St. John's Basketball: Where Do the Red Storm Fit in the Big East Tournament?

David SpiegelContributor IMarch 7, 2011

NEW YORK, NY - DECEMBER 20:  Head coach Steve Lavin of the St. John's Red Storm coaches against the Davidson Wildcats during the Madison Square Garden Holiday Festival at Madison Square Garden on December 20, 2010 in New York City.  (Photo by Chris Chambers/Getty Images)
Chris Chambers/Getty Images

The 2011 Big East Men’s Basketball Championship begins on Mar. 8 in Madison Square Garden in New York City. The championship game will be played on Mar. 12 at 9 p.m. The fifth-seeded St. John’s Red Storm have earned a bye and will play their first game on Mar. 9 against the Seton Hall/Rutgers winner.

The Red Storm have been all over college basketball headlines this season. Led by their new head coach Steve Lavin, they finished the regular season with a 12-6 Big East record, putting them in a tie with Syracuse and Louisville for third in the conference, and 20-10 overall. Both of these are their best records going into the Big East tournament in a decade.

Lavin has begun a new era in St. John’s basketball. After his last head coaching gig in UCLA ended in 2003, he joined ESPN as a college basketball analyst and color commentator. St. John’s made him an offer after last season finished with a first-round NIT exit and a 6-12 Big East record and his head coaching career was reborn. 

After being the No. 13 seed in the Big East tournament last season, Lavin coached the Johnnies to a first-round bye this year after many substantial victories. The Red Storm lost two bad games early in the season to St. Bonaventure (16-13) and Fordham (7-21). They were 4-5 through the first half of their conference games, but put together a nice run in late January and February and won eight of their last nine conference games. In their conference, they were able to defeat high-ranked opponents such as West Virginia, UConn, Pittsburgh and Villanova, and split with Georgetown, Notre Dame and Cincinnati. They also defeated a third-ranked Duke team back on Jan. 30.

St. John’s comes into the tournament ranked No. 17 in the AP Top 25. The Red Storm are one of nine Big East teams currently ranked by the AP and sit behind Pittsburgh (No. 3), Notre Dame (No. 4), Syracuse (No. 11) and Louisville (No. 14).

The Red Storm feature All-Big East first-teamer and Big East Most Improved Player Dwight Hardy. The senior guard leads St. John’s with 17.9 points per game this season, good for fourth in the Big East. Another senior, forward Justin Burrell, also received a Big East award, winning Sixth Man of the Year by averaging 6.6 points and 5.0 rebounds per game off the bench.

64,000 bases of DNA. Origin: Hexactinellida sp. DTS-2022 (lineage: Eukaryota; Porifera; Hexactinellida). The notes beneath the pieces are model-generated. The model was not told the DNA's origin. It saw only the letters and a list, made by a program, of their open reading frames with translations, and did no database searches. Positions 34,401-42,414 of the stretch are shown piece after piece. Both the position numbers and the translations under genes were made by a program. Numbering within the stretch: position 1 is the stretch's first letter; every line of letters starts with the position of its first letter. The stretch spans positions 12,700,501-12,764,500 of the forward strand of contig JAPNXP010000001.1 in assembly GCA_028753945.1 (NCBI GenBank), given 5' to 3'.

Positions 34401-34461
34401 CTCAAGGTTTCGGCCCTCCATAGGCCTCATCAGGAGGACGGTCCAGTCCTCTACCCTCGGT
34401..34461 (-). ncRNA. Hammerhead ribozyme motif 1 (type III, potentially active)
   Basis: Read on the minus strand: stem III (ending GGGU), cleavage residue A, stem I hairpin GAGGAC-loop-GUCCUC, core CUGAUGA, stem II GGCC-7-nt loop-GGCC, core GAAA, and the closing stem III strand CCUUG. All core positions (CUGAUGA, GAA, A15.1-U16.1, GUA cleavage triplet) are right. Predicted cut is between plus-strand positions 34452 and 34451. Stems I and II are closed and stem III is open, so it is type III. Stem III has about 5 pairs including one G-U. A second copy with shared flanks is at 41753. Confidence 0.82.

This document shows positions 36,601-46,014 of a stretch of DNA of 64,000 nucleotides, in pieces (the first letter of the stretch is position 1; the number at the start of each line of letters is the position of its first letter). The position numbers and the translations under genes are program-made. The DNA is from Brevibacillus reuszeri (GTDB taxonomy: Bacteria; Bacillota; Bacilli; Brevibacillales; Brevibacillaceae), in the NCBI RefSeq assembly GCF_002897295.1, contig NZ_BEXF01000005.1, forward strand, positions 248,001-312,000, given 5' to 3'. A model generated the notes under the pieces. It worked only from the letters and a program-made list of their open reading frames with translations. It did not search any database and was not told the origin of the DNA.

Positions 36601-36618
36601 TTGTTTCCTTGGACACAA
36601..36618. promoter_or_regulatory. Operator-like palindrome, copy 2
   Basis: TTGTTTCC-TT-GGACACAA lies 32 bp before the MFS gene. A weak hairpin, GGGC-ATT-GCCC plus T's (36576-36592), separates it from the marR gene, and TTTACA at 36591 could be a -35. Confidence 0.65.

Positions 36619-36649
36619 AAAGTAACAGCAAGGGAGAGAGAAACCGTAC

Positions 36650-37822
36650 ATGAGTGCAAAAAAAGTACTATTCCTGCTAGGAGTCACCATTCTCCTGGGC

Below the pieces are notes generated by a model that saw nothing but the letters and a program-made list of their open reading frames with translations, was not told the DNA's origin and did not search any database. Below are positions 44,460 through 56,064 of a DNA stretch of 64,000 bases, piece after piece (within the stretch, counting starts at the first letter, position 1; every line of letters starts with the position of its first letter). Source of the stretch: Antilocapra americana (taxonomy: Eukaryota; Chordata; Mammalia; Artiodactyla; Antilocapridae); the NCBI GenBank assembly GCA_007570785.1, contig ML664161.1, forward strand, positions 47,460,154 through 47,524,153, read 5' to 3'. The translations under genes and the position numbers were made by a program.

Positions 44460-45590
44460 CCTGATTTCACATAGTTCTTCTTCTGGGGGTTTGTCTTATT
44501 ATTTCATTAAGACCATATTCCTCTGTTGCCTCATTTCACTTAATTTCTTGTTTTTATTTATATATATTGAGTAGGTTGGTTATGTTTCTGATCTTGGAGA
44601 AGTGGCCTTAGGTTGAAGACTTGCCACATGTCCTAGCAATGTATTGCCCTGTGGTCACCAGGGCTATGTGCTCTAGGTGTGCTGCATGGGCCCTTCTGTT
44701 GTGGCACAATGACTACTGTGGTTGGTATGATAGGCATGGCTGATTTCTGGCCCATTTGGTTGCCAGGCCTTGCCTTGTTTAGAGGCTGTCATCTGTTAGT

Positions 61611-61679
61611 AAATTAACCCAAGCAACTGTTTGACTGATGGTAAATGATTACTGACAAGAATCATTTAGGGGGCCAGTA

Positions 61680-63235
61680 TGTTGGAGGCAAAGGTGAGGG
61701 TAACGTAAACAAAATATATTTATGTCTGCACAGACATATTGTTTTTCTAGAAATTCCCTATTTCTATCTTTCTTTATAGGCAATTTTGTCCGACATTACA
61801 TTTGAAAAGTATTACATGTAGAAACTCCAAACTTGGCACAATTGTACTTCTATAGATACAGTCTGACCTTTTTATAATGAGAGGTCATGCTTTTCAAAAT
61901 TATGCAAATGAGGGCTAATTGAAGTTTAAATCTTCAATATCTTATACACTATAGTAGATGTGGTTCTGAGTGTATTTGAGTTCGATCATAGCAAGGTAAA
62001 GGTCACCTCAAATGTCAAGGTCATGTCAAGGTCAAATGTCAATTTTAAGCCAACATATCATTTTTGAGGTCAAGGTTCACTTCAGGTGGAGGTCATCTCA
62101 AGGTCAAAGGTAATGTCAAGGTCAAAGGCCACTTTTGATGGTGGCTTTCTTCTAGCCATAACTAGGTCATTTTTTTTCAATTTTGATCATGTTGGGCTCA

One thing the Johnnies have to their advantage in the tournament is the home court. St. John’s plays many of its home games at Madison Square Garden and could draw a very large hometown crowd. This could play a big factor in a tournament run.

Although they were recently defeated by Seton Hall, the Johnnies should not have a problem getting past their first game. If they win, they go on to face Syracuse, who defeated the Red Storm earlier this season 76-59.

St. John’s clearly has upset ability in it, but Syracuse will not be an easy task for the Red Storm. The Orange went through a bit of a slump in late January and early February, but won the last five games of their season, including wins over Villanova and Georgetown. With Syracuse getting hot and having a few extra days to rest, the Orange are going to be tough for anyone to beat, let alone St John’s. Again, the Red Storm have upset some big opponents this year, and it could always happen again.

If they find a way to take down the Orange, their path to a Big East championship does not get any easier. They would likely face top-seeded Pittsburgh, but would also have the chance of playing Georgetown or UConn if either team can make a run. After that, barring any upsets, they would likely have to defeat Louisville and/or Notre Dame. Even as a ranked team, St. John’s winning the Big East title would be a Cinderella story, but it could lead to a higher AP ranking and the momentum necessary for an NCAA tournament run.

Unless something crazy occurs, St. John’s will be in the NCAA tournament even without a Big East title. Where they stand, they would likely enter the tournament as a No. 4 seed, but could possibly fall as low as a No. 7 should they have an early exit in the Big East tournament.